Festival Days or so-called Holy Days
“Ye observe days, and months, and times and years. I am afraid of you, lest I have bestowed upon you labour in vain” (Galatians 4:10,11)
Church of Scotland, First Book of Discipline, 1560: “By the contrary doctrine, we understand whatsoever men, by laws, councils, or constitutions have imposed upon the consciences of men, without the expressed commandment of God’s Word; such as …. keeping of holy days… as the feasts (as they term them) of Apostles, Martyrs, Virgins, of Christmass, Circumcision, Epiphany, Purification, and other fond feasts of our Lady. Which things, because in God’s Scriptures they neither have commandment nor assurance, we judge them utterly to be abolished from the realm; affirming farther, that the obstinate maintainers and teachers of such abominations ought not to escape the punishment of the Civil magistrate.”
The General Assembly of the Church of Scotland - subscribed by John Knox, John Craig, James Melville, and a host of others, A Letter to the Very Eminent Servant of Christ, Master Theodore Beza, the Most Learned and Vigilant Pastor of the Genevan Church, 1566: “This one thing, however, we can scarcely refrain from mentioning, with regard to what is written in the 24th chapter of the aforesaid Confession [Second Helvetic] concerning the “festival of our Lord’s nativity, circumcision, passion, resurrection, ascension, and sending the Holy Ghost upon his disciples,” that these festivals at the present time obtain no place among us; for we dare not religiously celebrate any other feast-day than what the divine oracles have prescribed.”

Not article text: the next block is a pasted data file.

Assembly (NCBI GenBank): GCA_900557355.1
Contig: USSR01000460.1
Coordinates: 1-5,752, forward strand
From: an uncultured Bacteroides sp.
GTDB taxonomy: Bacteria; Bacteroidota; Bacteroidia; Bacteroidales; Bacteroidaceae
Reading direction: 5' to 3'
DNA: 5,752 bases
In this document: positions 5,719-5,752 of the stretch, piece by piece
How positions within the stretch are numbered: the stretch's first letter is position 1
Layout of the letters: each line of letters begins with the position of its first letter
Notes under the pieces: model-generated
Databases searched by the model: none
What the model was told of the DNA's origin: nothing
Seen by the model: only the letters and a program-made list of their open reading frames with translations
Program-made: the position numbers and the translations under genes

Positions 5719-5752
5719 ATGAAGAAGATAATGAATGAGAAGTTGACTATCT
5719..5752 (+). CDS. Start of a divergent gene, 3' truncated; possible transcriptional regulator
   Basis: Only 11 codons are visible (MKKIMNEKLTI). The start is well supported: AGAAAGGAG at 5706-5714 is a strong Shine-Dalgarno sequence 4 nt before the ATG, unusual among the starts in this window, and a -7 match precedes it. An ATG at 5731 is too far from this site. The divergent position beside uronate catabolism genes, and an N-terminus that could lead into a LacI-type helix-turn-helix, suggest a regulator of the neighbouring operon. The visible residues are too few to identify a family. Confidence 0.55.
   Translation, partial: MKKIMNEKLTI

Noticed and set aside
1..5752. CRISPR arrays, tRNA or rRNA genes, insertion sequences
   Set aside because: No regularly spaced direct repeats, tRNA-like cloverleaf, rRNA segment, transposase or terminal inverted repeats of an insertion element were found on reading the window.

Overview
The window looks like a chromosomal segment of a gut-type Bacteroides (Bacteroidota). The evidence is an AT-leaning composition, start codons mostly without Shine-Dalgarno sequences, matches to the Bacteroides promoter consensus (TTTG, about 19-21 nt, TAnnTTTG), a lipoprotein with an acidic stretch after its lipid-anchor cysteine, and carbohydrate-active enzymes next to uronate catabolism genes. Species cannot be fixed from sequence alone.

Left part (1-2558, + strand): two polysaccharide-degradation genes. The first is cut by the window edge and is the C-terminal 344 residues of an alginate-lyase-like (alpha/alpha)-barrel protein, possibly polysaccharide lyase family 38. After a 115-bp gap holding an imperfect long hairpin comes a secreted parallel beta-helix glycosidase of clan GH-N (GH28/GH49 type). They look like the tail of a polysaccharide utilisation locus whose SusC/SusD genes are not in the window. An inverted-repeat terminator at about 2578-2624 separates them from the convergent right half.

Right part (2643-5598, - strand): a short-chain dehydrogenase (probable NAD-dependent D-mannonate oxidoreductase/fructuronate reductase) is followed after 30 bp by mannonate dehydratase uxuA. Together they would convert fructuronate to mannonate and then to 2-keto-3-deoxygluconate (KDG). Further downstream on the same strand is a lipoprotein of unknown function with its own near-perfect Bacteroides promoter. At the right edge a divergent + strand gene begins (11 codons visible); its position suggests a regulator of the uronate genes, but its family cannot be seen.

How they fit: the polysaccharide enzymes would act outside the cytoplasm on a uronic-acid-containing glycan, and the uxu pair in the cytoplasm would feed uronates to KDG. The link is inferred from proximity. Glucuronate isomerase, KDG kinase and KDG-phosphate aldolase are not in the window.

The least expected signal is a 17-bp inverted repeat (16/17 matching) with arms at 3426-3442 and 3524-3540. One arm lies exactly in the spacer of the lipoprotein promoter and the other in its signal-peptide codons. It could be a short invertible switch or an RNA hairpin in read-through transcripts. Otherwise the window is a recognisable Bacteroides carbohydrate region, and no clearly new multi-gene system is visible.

Edmund Calamy, a Westminster divine, An Indictment Against England Because of her Selfe-Murdering Divisions, 1645: “This day is the day which is commonly called The Feast of Christ’s Nativity, or Christmas day: a day that hath been heretofore much abused to superstition and prophaneness. It is not easy to reckon whether the superstition hath been greater, or the prophaneness. I have known some that have preferred Christmas day before the Lord’s Day, and have cried down the Lord’s Day, and cried up Christmas day…The necessity of the times are great. Never more need of prayer and fasting. The Lord give us grace to be humbled in this day of humiliation for all our own, and England’s sins; and especially for the old superstition, and profanation of this feast: always remembering upon such days as these, Isaiah 22:12-14.”